Nicholosa Mohr Critical Essays


(Contemporary Literary Criticism)

Nicholosa Mohr 1935–

American young adult novelist, short story writer, and illustrator. Mohr's work is noted for its realistic portrayal of life in New York City's Puerto Rican slums. An accomplished painter and printmaker, she received awards both as author and illustrator for her 1973 first novel, Nilda. Mohr says of her work: "It incorporates a strong social statement; the plight and constant struggle of the Puerto Ricans on the mainland to receive their basic human rights. Using art, the universal language of humanity, I bring forth the point-of-view of a subculture in America, the Puerto Rican people with all their variety and complexity." She is sometimes criticized for being more concerned with her characters as Puerto Ricans than as human beings, but her concern with the condition of that minority does not obscure her vision. She presents her characters sympathetically, but honestly, revealing their character flaws as well as strengths. Her work often deals with situations that are unconventional in young adult fiction, such as failed marriages, homosexuality, and illegitimacy. (See also Contemporary Authors, Vols. 49-52, and Something about the Author, Vol. 8.)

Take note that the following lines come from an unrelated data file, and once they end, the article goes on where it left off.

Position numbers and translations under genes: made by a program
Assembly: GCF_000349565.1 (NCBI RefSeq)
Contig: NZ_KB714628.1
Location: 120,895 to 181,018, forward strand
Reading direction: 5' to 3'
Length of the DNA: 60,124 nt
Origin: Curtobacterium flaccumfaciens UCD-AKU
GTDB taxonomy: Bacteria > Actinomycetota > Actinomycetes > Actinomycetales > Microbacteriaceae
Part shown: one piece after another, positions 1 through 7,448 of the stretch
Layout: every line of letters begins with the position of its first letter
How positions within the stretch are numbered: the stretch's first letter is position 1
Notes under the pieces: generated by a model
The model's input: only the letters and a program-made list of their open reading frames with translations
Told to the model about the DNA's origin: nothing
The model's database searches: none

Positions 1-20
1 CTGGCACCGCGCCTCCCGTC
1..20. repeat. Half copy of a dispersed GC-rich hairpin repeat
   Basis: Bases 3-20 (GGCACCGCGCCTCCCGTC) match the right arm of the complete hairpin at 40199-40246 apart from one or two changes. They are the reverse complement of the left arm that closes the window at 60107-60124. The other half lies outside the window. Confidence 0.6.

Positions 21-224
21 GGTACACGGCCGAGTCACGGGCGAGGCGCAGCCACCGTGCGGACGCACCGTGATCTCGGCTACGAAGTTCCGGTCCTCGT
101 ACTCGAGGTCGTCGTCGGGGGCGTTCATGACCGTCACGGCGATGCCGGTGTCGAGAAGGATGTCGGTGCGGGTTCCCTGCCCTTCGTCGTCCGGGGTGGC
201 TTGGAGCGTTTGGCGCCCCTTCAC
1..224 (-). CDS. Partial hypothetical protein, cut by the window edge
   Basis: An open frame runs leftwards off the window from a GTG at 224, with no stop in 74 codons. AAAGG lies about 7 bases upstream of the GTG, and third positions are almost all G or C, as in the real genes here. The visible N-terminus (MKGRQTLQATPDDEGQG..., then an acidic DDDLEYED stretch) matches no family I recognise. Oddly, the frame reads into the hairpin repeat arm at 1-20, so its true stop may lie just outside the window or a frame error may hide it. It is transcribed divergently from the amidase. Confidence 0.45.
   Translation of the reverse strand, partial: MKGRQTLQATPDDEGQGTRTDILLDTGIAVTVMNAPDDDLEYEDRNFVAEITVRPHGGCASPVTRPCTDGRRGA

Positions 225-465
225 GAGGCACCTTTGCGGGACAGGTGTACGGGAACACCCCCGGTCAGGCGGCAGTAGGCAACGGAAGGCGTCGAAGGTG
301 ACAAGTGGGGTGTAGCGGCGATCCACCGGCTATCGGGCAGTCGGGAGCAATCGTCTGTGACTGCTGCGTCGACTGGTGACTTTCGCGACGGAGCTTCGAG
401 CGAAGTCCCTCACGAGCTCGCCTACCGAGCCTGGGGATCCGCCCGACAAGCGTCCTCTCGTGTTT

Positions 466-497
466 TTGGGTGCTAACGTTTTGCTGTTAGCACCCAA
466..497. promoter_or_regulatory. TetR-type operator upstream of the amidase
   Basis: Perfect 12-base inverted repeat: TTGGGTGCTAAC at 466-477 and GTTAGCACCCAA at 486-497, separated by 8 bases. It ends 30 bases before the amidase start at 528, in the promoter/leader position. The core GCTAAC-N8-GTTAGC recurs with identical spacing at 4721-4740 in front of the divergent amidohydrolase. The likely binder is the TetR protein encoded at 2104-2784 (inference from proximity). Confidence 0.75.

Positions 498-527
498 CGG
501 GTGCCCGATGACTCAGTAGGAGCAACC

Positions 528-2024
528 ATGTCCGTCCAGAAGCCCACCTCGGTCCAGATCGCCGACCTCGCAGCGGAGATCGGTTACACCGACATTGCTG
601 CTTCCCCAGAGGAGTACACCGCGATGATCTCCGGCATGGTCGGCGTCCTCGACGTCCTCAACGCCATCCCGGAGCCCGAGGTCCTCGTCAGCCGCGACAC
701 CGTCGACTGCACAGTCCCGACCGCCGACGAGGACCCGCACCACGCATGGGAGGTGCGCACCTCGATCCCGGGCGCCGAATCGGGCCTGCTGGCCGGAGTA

Nilda's growing up at first seems to be a chain of just so many unrelated demonstrations of the humiliation that ensues from being poor and Puerto Rican in New York [in 1941], the incidents lack neither sting nor sense of humor…. Quite unexpectedly, the unifying message [of Nilda] is delivered by Nilda's mother (previously seen as a hopeless muddle of piety and superstition) who confesses on her deathbed that "I cannot see who I am beyond the lives of the children I bore" and advises Nilda to "hold on to something all yours … never give it to nobody … not to your lover, not to your kids." The insight might be less of a blockbuster if we knew something of Nilda's own feelings in the matter, but the vigorous portrayal of Nilda's large family and acquaintanceship, the lively Spanglish accent, and the absence of any artificial solutions or epiphanies, gives this autobiographical first novel unusual strength. (p. 1097)

Kirkus Reviews (copyright © 1973 The Kirkus Service, Inc.), October 1, 1973.